HARRIS - Terry Duval of Escanaba and Kingsford found a connection between he and his fellow Upper Peninsula Sports Hall of Fame inductees during his speech at the 43rd Annual Induction Banquet, Saturday night at the Island Resort and Casino.
Duval, one of 10 inductees that evening, said he and his colleagues knew the value of two words - thank you, and the sign of respect it brings.
"The words thank you are much appreciated in the world we live in today," Duval said. "You think of the people that got you here, we didn't get here by ourselves."
Keith Shelton | Daily Press
The 2014 induction class of the Upper Peninsula Sports Hall of Fame includes; back row, from left: Jon LeBrasseur, Jim Corgiat, Whitney Bell, Mike Caruso, Terry Duval, Mike Photenhauer; front row: Bill Lucier, Jill (Gobert) VanDamme, June Pillatsch and Carol Makkonen (representing Holly Jean (Anderson) McCullah, dec.) and Sharon (Schultz) Rubial. The 43rd Annual Induction Banquet was held Saturday night at the Island Resort and Casino in Harris.
Those comments were later echoed by inductee Jill (Gobert) VanDamme of Perkins.
Other local inductees included Jon LeBrasseur, originally of Nahma and now living in Muenster, Texas, and Sharon (Schultz) Ruibal of Escanaba.
Duval had a noteworthy prep career at Kingsford High School before coming to Escanaba High School, where he spent three decades coaching football, wrestling and track teams, going 205-60 in 17 years as a head wrestling coach.
Duval cited numerous inspirations including Ray Mariucci, his prep wrestling coach while at Kingsford, who Duval said "taught me the human side of coaching." He said Jerry Cvengros who hired Duval at Escanaba, "had a spirit of goodness about him," and Dan Flynn who preceded Duval as wrestling coach told Duval "with proper motivation, you could make an ordinary kid, extraordinary."
Duval mentioned Dick Berlinski as the finest U.P. athlete he'd ever seen, saying of him, "the taller the willow, the lower it bends and the great ones have that type of character."
Duval also had the distinction of coaching one of this year's inductees - Sharon Schultz was one of his track standouts, whom he recalled running against in practice.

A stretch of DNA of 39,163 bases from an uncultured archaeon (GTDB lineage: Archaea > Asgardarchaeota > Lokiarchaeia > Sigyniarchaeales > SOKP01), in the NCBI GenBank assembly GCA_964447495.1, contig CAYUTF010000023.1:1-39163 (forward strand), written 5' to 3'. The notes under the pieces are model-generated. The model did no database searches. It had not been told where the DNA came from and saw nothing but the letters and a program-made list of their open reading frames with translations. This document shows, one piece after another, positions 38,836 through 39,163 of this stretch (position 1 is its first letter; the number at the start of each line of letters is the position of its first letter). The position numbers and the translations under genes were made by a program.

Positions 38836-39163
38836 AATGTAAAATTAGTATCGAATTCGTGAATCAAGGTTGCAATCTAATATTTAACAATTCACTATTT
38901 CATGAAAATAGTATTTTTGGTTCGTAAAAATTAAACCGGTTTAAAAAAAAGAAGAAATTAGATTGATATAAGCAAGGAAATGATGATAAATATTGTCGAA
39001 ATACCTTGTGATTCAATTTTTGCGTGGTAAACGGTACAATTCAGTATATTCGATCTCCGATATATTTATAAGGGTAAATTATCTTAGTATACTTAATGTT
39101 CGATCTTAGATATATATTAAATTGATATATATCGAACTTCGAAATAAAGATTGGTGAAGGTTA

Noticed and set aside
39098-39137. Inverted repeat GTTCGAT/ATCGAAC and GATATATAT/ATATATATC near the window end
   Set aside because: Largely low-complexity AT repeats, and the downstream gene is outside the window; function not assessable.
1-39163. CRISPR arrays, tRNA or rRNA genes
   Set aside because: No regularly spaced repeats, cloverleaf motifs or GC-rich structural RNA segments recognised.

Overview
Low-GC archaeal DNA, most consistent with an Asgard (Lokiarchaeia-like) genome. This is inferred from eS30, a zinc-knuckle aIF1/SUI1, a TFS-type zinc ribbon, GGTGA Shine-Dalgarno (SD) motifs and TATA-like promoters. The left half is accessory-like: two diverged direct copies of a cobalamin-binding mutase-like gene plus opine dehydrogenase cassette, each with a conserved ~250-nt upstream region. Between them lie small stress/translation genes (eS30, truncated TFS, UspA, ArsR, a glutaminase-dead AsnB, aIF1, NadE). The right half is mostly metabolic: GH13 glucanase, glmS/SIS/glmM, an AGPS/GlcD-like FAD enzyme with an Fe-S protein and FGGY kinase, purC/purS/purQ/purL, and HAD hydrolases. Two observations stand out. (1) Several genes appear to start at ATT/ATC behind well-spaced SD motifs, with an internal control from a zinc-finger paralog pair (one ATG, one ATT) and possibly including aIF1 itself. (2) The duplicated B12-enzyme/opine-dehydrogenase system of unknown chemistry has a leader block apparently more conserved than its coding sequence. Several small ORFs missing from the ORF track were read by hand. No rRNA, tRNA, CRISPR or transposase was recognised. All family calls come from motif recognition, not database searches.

"I didn't let her beat me one time," Duval cracked.
LeBrasseur has compiled an extraordinary 850-11 record as girls varsity basketball coach at Sacred Heart High School in Muenster, Texas. His teams have won 14 state titles, including seven straight at one point (from 1998-2004). He has a daughter on the team who graduates in May, and has over 1,800 career points.
From tiny Nahma, LeBrasseur took the job at not much larger Muenster with the support of his 95 year old mother, who was present at the banquet.
"She taught me how important faith was, to be the best you can be, and to accept defeat with honor," LeBrasseur said.
A humble man who credited God more than anyone, said coaching at the 85 percent catholic high school has brought him closer to God.
"It's not just a school, but a family," LeBrasseur said during his speech.
LeBrasseur was a three-sport athlete at Big Bay de Noc high school and came from a very athletic family. Members of his immediate family went on to play at Michigan, Michigan State and Western Michigan University.
Ruibal was an excellent track and basketball athlete at Escanaba from 1973-76 and later went on to earn three basketball letters at Northern Michigan University.
A pioneer in many things, Ruibal, known then as Sharon Schultz played in the early days of girls high school sports before later becoming one of the first female sportswriters at the Green Bay Press Gazette.
Among her many comments, she tearfully thanked her deceased father, and her mother who was present, saying "mom encouraged me to reach for the stars, and they've never been closer than they are tonight."
She said the Upper Peninsula "was no place for wimps," and talked of doing things the U.P. way. She said she was "fortunate to be in high school during a time when sports were just beginning for women," and that she "wanted to be a writer like Denny Grall, who taught me that if you do what you love, you'll never work a day in your life."
VanDamme, known as Jlll Gobert during her high school days, scored 1,614 points during her basketball career at Mid Peninsula, still the girls career record there. She was named Class D All-State in 1996. She went on to play three years at Northern Michigan University where she scored 1,243 points and was a three-time GLIAC All-Academic choice.
She later became boys track coach at Mid Peninsula, where she was the first female to coach a boys U.P. championship team in 2007.
She said playing at the college level "was an amazing experience," and taught her commitment, hard work and dedication. VanDamme played on teams that went to the NCAA tournament each year and made the Sweet 16 and Elite 8.
VanDamme is married to Casey VanDamme, the current assistant golf coach at the University of Tennessee.
Singling out her prep golf coach at Mid Peninsula, Bob Vandamme, Jill said, "I'll bet you didn't know I'd be your daughter-in-law when you coached me,"
Also inducted Saturday night was Whitney Bell of Sault Ste. Marie, Mike Caruso of Iron Mountain, Jim Corgiat of Bessemer, Bill Lucier of Hancock, Holly Jean (Anderson) McCullah of Laurium and Mike Photenhauer of Menominee.